Copyrighting isn’t as easy anymore. Thanks to Supreme Court Judge Ruth Bader Ginsburg, all copyrights must be registered with the US Government, or else no rights will be acknowledged in the eyes of the court. What brought about this issue? How are we to manage without registry anymore? And why is this a good thing for us Artists?

Since the first copyright of the Statute of Anne of 1710, we’ve all been worried about how strict countries have been about restricting our creative liberties. No one can just draw their own Mickey Mouse without a lawsuit from Disney, nor can anyone feel free to use Sherlock Holmes without permission from New York Socialite, Andrea Plunket. The classics are dead to many of us, thanks to this limitation, and we hardly have the chance to share these great works of art without a nay-sayer getting in the way of our fun!

But, it’s all for the greater good too. William Hogarth made the first copyright for Artists. It’s not a memorable copyright, as it’s been a public domain collection for centuries, but a landmark worth recognizing, nevertheless. In the 1720, the Statute of Anne made William Hogarth rich, thanks to his strategy of making copies of his artworks, through printing press. His limited collections of each artwork allowed a low class school teacher, rank above the middle class within ten years of his lifetime. His money allowed him to buy a manor of his own, and servants to boot. But his fame didn’t come without a price, as many forgers came about to reprint his artworks, and selling them for less than half of what they were originally sold. This diminished their value, and nearly led William Hogarth to bankruptcy. Hence, his fight to create the copyright became nominal for us all.

Today, not only do we have the Sonny Bono/Disney Act of extending a copyright to ninety-five years past the time of the author’s death to wait upon, but we also have copyrights reinstated through buyouts from generations of character ownership. Due to this, we grumble at the idea of kicking a dead horse. “Let it go already!”, we say. “We just want to enjoy it.” But…do we?

During the 1900’s, a highly scandalous novel, called, Le Fleurs du Mal, became public domain. People read it, shared it, and relished in its obscure homosexual and almost violent dominatrix philosophy and story. It’s writhed with promiscuous acts of bondage, and celebrates the lustful perversion of Marquis De Sade wrote about. It would be an ideal book to recreate, re-imagine, and re-told today – due to the vigor of the liberal politics involving our generation today. There are classes to concentrate on Gay History in schools, and even Lesbian romances released online-everywhere. So, why are we not reading this, and talking about this, or even creating fanfics for this?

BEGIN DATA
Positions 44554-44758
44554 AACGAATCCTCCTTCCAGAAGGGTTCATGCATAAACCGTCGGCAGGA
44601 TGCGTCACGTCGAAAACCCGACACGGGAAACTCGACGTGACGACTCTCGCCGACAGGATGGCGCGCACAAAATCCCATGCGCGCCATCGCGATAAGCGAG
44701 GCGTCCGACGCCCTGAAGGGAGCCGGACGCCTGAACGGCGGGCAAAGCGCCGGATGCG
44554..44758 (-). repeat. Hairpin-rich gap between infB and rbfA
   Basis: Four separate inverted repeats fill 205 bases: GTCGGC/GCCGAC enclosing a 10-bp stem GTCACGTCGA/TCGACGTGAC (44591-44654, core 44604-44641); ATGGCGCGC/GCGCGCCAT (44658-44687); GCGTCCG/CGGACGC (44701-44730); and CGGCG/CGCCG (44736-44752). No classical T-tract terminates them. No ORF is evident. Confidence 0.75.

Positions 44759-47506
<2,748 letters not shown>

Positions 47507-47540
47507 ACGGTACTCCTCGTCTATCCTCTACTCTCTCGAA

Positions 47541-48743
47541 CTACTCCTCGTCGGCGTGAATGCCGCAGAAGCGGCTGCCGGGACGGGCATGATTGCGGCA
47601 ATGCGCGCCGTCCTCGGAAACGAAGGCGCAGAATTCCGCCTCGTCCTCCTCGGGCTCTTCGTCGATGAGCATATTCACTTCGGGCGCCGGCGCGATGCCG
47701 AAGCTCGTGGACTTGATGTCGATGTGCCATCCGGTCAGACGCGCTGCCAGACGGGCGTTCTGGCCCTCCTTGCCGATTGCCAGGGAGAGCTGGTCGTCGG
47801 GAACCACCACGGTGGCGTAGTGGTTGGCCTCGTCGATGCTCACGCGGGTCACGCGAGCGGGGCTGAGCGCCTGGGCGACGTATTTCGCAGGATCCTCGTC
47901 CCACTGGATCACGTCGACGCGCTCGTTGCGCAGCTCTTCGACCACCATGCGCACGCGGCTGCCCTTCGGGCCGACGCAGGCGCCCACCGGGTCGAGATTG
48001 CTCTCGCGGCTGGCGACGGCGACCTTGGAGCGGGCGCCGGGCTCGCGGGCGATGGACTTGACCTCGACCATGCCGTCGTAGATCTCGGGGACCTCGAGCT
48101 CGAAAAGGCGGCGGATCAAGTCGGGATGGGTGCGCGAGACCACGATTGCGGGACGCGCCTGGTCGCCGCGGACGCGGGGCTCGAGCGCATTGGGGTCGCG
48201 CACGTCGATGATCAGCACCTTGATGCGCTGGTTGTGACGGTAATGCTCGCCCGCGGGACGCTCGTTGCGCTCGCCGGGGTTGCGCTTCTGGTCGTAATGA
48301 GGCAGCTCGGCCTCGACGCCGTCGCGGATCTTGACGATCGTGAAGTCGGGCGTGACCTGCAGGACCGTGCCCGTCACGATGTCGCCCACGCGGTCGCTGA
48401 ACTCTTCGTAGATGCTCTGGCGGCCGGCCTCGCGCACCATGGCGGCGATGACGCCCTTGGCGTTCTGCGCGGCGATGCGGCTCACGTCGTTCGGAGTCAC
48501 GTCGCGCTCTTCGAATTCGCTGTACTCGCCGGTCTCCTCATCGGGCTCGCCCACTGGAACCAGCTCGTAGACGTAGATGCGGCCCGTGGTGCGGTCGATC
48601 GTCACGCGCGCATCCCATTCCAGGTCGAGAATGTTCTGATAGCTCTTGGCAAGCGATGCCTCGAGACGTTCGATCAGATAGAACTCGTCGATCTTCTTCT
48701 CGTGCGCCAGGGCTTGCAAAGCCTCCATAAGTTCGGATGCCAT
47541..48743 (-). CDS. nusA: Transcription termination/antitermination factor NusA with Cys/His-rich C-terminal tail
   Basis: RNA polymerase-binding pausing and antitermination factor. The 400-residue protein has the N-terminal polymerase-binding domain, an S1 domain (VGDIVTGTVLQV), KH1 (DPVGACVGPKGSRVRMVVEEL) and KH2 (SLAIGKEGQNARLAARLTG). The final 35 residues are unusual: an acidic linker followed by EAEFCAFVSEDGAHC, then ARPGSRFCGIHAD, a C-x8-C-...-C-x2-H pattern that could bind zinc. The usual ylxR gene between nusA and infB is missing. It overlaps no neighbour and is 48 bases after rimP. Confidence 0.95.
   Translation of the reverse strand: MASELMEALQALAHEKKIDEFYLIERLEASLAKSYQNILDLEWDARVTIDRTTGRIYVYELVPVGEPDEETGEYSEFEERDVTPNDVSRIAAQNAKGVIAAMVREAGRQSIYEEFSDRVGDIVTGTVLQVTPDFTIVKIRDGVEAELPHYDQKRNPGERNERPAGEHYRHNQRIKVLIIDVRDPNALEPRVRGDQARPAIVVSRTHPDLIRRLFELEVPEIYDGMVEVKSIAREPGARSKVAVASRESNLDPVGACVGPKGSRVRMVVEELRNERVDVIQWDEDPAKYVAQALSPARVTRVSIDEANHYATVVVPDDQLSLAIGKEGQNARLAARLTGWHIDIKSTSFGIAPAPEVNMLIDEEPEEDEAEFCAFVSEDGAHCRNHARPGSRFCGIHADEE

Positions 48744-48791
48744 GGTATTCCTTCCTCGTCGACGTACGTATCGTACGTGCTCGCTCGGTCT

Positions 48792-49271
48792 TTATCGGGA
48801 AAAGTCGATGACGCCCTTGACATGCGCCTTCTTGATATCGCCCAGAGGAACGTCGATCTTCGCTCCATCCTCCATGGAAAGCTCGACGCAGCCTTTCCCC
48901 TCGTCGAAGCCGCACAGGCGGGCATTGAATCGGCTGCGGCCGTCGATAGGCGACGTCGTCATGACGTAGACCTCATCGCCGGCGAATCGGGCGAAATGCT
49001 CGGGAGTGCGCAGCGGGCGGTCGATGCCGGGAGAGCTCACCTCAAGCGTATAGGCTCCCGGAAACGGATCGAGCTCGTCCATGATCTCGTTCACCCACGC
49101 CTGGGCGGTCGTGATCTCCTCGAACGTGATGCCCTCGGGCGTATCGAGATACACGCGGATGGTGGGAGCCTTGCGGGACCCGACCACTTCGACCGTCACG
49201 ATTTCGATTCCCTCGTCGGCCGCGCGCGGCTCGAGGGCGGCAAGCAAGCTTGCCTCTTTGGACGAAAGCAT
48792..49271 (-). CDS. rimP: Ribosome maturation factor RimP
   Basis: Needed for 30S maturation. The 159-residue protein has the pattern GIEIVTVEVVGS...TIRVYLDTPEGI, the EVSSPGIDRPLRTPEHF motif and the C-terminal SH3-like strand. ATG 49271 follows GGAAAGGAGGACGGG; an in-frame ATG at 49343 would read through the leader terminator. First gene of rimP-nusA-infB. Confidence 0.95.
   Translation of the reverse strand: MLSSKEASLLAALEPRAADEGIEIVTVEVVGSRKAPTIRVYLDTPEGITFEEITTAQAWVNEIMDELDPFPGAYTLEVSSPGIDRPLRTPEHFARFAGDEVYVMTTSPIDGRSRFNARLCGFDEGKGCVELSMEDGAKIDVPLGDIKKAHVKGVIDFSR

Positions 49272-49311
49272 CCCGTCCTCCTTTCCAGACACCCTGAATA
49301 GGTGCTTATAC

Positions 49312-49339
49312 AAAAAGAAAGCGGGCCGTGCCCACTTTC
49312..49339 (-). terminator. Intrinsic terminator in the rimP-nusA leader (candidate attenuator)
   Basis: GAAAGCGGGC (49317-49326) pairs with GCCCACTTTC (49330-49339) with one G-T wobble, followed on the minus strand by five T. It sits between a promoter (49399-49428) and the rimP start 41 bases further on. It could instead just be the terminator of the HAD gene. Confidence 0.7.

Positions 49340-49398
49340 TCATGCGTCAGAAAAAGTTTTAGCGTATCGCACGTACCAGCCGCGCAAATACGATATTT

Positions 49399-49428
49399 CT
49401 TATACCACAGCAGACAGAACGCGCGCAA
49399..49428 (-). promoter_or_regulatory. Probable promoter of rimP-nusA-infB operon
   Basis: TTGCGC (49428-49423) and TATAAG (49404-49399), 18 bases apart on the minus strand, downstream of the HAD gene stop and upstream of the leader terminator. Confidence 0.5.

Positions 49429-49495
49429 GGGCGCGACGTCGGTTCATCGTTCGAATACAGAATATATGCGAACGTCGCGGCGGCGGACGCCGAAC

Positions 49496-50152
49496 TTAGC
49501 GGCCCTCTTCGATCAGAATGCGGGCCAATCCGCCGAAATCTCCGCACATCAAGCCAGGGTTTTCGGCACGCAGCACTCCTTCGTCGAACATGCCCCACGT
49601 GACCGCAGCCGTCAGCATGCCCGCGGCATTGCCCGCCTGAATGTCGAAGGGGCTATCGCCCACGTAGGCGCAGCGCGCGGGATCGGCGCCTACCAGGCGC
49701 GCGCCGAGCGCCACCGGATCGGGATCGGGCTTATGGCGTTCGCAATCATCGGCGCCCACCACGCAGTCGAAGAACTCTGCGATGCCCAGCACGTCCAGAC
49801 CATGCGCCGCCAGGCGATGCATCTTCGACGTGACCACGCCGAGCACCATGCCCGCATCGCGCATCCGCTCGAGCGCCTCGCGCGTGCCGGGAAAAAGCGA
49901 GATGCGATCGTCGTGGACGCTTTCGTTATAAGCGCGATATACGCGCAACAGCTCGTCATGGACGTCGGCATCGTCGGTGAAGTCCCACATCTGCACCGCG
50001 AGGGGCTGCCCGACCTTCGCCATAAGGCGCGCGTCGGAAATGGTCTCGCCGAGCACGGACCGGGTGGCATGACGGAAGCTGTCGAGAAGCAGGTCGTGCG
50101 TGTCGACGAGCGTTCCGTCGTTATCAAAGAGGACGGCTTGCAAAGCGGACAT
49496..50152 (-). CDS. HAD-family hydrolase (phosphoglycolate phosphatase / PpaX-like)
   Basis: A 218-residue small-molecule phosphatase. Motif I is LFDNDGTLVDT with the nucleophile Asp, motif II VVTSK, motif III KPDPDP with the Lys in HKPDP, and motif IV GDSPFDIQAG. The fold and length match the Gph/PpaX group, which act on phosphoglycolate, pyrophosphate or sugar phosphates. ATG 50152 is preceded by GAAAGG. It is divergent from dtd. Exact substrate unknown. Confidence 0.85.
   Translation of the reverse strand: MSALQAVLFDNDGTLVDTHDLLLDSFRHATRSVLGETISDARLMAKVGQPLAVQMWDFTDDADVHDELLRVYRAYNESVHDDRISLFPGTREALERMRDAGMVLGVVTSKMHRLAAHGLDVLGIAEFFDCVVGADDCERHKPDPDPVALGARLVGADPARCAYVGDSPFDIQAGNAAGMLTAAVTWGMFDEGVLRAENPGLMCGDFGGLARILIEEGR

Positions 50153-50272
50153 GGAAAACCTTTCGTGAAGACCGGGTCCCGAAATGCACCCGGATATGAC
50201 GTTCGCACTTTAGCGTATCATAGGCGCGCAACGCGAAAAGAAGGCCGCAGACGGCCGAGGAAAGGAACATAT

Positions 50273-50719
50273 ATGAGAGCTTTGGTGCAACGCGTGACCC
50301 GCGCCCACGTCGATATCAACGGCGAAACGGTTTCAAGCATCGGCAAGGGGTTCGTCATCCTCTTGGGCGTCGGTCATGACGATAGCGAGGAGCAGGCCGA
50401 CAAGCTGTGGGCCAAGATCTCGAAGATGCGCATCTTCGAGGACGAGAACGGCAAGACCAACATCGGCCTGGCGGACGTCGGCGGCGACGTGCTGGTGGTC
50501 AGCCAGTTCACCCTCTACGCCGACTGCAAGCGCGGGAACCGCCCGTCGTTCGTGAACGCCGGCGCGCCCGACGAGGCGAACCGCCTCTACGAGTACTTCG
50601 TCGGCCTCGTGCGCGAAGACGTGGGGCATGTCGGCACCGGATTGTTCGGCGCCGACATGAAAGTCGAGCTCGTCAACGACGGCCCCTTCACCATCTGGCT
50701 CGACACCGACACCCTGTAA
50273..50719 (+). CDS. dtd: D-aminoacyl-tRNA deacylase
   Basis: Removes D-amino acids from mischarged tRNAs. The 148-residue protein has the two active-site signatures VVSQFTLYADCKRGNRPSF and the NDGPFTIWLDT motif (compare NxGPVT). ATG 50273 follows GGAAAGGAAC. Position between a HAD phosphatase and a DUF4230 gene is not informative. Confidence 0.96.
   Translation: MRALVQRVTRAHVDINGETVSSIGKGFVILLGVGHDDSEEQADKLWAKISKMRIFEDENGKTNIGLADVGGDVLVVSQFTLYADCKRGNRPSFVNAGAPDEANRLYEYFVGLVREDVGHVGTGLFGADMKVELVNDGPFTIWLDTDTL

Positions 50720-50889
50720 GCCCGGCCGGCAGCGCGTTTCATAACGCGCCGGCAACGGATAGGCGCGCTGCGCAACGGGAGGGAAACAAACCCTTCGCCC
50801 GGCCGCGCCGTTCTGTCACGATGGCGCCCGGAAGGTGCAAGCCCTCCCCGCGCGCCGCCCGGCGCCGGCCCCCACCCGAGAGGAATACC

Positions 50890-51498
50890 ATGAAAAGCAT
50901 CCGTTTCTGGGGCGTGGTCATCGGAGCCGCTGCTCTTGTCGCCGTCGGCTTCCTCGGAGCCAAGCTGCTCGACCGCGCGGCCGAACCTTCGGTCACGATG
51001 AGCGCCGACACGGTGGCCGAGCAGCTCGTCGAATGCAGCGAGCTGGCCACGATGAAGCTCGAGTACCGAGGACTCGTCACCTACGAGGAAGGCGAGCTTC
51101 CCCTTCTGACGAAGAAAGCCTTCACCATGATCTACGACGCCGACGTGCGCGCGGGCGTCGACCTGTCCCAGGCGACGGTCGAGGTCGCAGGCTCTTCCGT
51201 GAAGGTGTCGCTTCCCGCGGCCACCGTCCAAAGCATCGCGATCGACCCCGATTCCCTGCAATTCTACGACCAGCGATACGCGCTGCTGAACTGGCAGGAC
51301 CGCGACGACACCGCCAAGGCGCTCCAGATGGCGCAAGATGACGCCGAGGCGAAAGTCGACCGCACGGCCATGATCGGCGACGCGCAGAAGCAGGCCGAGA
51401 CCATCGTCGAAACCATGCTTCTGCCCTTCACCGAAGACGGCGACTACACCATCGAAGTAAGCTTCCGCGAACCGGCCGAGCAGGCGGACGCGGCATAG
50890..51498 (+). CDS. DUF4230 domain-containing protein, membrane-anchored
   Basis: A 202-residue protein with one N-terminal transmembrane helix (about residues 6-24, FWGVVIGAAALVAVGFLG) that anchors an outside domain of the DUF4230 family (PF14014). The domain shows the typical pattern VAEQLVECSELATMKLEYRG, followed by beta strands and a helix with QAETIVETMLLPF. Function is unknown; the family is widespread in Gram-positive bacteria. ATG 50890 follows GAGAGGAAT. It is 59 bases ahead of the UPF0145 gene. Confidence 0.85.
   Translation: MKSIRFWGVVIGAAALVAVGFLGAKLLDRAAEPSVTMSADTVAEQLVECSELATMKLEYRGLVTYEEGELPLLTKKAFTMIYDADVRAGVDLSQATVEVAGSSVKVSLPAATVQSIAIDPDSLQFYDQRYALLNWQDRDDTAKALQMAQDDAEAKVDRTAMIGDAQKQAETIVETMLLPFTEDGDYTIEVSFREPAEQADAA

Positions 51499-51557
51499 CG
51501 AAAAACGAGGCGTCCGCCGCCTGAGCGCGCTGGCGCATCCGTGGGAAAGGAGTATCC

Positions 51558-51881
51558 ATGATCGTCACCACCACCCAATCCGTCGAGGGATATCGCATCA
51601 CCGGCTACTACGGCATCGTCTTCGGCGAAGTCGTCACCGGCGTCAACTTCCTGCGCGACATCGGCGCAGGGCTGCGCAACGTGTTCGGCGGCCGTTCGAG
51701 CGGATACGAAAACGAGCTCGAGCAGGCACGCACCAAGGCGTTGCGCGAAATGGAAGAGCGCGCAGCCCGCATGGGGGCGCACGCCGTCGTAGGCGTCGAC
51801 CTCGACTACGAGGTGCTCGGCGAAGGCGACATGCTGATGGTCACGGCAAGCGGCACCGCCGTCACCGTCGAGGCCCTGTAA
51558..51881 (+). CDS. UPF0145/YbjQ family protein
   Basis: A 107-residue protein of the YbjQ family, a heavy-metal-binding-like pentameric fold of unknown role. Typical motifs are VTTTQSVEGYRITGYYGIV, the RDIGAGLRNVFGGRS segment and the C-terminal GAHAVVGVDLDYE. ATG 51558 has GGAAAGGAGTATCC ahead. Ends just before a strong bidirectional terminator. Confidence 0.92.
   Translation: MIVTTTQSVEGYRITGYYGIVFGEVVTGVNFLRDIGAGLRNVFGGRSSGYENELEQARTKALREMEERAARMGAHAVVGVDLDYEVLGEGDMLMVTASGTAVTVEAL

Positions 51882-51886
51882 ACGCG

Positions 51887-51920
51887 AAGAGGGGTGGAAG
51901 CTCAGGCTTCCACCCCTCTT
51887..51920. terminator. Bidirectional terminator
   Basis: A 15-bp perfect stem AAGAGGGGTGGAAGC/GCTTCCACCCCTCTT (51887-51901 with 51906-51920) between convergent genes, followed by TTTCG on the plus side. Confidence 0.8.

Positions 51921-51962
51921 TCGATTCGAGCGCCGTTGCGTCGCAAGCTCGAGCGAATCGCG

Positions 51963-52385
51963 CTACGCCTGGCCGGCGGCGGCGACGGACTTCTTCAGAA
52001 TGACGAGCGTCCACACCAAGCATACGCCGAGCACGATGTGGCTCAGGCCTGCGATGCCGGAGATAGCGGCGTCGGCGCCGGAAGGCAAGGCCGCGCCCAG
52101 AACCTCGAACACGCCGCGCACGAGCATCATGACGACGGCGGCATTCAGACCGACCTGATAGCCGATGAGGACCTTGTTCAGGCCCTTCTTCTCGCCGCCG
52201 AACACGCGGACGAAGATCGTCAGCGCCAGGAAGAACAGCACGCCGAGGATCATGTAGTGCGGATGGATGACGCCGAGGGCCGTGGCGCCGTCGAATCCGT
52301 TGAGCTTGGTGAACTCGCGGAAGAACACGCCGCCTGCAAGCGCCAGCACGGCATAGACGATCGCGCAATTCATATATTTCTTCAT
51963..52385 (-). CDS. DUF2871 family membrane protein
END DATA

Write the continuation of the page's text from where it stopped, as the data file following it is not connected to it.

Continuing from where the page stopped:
Answer: no profit, no support.

Most of what we know is due to the fact that someone got paid to publish our fandom. And in order to continue its luster, it requires someone to make money off of the story or artwork, so that quality may be preserved. Otherwise, we’ll all see more Mona Lisa’s losing its three dimensional design to a cracked aged canvas, awaiting for another theif to invite the press for more humiliation.

With Disney, buying out all these films and novels, and artworks – we may have a chance to keep the integrity of these masterpieces alive. Yes, we may enjoy Masters of Margarita silently, as a small society of surreal readers. But can you imagine it becoming a movie or theme park? Think of how many new copies publishers would make of it? One can only dream to purchase a freshly pressed hardback with new illustrations, dust jackets, and reviews! You’d have talking cat toys everywhere, and a living room filled with parafanalia of your favorite scenes. And the jokes wouldn’t be just funny for some, but for everyone. We’d all be laughing, sighing, and smiling at the pages as we flip them together.

It happened with Annie Hall, and it happened with Minecraft. You know how this feels, I’m sure. But there’s always a new generation that only knows what they were introduced to, and many of them don’t even know about Adam and Lilith, but just Adam and Eve.

So, hail to public domain! We can enjoy them for free, and without care. Let’s make art and write songs, and build fandoms about them, until we die. But lo, beware if they go into obscurity, and lose their fans, their followers, and their friends. Who will continue its legacy then? Their children?

Their worth is in repetition, and reach. You lose either in the process, and its fame will diminish like a pillar of sand.

Cherish the copyright. It serves us more than you’d think. It allows the soul to brighten, and remind those that have forgotten it, to realize its value.


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